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Antidepressants can Increase Breastfeeding Rates in Depressed Mothers

Update Date: Apr 10, 2014 11:26 AM EDT

Breastfeeding is recommended over formula milk because studies have found that the former is more healthy and beneficial for a newborn baby's physical and cognitive growth. Despite an abundance of evidence supporting breast milk, some mothers do not breastfeed due to uncontrollable factors. In a new study, researchers examined the incidence of breastfeeding in depressed mothers, who might not have the motivation to breastfeed. The team found that mothers with depression are more likely to breastfeed if they continue taking their medications as opposed to skipping them out of concern for their baby's health.

The researchers from the University of Adelaide's Robinson Research Institute analyzed data taken from the Danish National Birth Cohort from Denmark. They had information on 368 women who were taking antidepressants before they became pregnant. During pregnancy or after giving birth, the researchers found that around 67 percent of the women stopped taking their medications out of concern for their baby's health. The remaining 33 percent continued with their medications, which were considered to be safe for the baby.

The researchers found that the group of mothers who took their medications had more success with breastfeeding. They were more likely to breastfeed past the recommended six months of feeding. The women in the other group, however, were more likely to stop breastfeeding within the first six months.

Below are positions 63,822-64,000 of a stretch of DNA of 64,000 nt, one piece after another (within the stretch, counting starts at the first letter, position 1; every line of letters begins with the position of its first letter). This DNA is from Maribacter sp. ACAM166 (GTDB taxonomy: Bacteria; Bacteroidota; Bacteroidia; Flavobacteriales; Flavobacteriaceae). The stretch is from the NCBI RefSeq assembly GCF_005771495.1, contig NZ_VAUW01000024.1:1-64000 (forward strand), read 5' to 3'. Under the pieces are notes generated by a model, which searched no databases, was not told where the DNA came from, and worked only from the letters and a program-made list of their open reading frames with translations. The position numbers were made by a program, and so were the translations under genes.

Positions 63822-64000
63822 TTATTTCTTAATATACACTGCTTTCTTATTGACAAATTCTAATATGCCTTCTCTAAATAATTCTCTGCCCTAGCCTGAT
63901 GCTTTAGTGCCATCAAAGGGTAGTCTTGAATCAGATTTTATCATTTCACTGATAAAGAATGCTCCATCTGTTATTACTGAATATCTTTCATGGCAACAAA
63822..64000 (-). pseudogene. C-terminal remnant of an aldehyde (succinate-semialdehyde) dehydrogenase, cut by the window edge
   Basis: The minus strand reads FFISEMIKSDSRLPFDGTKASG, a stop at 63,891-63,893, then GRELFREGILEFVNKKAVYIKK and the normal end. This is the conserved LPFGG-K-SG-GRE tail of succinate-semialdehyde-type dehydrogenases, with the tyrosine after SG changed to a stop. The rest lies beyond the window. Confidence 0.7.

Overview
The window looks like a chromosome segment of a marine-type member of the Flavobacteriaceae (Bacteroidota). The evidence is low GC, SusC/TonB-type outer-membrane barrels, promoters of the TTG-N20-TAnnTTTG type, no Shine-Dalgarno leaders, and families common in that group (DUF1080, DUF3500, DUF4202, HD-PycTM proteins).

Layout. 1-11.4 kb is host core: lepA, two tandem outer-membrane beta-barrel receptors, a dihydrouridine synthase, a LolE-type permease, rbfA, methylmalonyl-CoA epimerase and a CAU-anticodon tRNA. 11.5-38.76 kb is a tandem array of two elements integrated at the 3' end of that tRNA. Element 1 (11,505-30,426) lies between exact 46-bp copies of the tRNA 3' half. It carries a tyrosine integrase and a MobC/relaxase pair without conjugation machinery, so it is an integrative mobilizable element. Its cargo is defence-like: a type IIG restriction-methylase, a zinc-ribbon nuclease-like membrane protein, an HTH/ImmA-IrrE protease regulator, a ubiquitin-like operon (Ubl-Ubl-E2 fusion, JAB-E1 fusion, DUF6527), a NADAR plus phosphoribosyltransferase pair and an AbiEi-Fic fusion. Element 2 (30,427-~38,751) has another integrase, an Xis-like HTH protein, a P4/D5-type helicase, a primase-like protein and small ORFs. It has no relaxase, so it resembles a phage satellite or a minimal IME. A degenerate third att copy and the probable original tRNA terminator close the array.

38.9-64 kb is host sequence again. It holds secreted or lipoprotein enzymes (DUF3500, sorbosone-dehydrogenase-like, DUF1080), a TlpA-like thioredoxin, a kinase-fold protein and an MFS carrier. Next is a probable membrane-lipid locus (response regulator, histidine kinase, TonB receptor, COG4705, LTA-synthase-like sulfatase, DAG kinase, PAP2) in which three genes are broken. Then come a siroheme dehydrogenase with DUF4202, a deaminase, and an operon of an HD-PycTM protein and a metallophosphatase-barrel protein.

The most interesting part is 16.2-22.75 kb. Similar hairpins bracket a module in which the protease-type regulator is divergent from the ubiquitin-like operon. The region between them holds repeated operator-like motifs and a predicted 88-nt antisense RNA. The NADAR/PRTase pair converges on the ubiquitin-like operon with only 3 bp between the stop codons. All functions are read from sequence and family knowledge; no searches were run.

"This is a really important message because we know that breastfeeding has immense benefits for the child and the mum herself, including a degree of protection against post-natal depression," NHMRC Early Career Fellow Dr. Luke Grzeskowiak from the Robinson Research Institute said according to Medical Xpress. "The amount of antidepressant medication that finds its way into a mother's breast milk is very low. On the balance of it, we believe that continuing to take antidepressant medication and maintaining regular breastfeeding will be the best outcome for both the baby and the mother."

The researchers added that women with depression should discuss the pros and cons of taking the medications during pregnancy and breastfeeding. Since depression can be extremely difficult, family members and friends could help by encouraging and supporting women who deal with the mental illness to breastfeed.

The study's findings will be presented at the 18th Perinatal Society of Australia and New Zealand (PSANZ) Annual Conference in Perth.

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